Pramipexole mediates its therapeutic action on motor deficits in Parkinson's disease via the postsynaptic D2 and D3 receptors of the direct and indirect striatofugal nerve tracts. Here, pramipexole corrects the increased inhibitory impact of the direct pathway on motor activity by enhancing the direct transmission (through D3 receptors) and reducing the indirect transmission (through D2 receptors) .
Until 2009, immediate release pramipexole tablets had been offered at a dosage of 0.125mg, 0.25mg, 0.5mg, and 1.0mg salt (equivalent to 0.18, 0.35, and 0.7mg base). Owing to their half-life of 8–12 hours, these immediate-release pramipexole tablets are taken tid in 3 equal doses to ensure the daily requirement. It has been an ardent desire of patients, doctors, care persons/family members to reduce the number of applications to a once-daily regimen. Other goals in the development of a controlled-release pramipexole formula were the simple 1:1 conversion from immediate-release pramipexole to extended-release pramipexole tablets overnight, a similar or improved peak/trough fluctuation, comparable plasma concentrations and comparable efficacy between the two formulas. Another significant objective was preventing the sudden and uncontrolled release of the active agent by all means (= “dose dumping”) under fasting conditions, after the ingestion of food and also of alcohol, which could lead to increased adverse effects.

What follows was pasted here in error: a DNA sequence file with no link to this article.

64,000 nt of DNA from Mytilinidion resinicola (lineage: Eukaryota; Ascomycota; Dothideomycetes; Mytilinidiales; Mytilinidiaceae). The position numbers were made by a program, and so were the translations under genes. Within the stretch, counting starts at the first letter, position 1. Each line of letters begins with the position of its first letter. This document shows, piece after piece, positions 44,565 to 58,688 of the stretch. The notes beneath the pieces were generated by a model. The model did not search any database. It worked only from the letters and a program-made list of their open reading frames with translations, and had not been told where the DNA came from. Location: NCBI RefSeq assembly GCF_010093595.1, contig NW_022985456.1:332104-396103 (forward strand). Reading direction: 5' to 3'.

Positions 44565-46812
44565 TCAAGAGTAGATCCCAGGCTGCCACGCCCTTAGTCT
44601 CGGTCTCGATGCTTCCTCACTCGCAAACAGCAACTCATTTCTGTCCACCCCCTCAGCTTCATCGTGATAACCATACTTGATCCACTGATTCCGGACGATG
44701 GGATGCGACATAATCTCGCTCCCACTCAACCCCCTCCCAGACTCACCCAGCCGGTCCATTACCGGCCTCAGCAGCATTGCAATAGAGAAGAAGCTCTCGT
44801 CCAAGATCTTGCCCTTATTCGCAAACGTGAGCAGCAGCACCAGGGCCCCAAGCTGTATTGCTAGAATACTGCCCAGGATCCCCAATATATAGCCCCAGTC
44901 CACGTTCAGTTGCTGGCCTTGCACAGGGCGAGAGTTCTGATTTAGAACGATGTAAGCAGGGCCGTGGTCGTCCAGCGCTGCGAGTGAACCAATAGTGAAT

The drug substance pramipexole possesses numerous properties that encumbered development of a prolonged-release formula . Due to its excellent efficacy, pramipexole is very low dosed, which demands a particular standard for the accuracy of dosage. Pramipexole is, moreover, well soluble in water and physiologic fluids such as gastric and enteric juice. This is ideal grounds for immediate-release pramipexole formulas but a great challenge in terms of deliberately delayed release. Immediate-release pramipexole tablets are offered in many potencies to titrate the patients to the appropriate right dose. One therefore tried to develop a great number of depot pramipexole dosages with an identical release of the active agent and dose-linear bioavailability.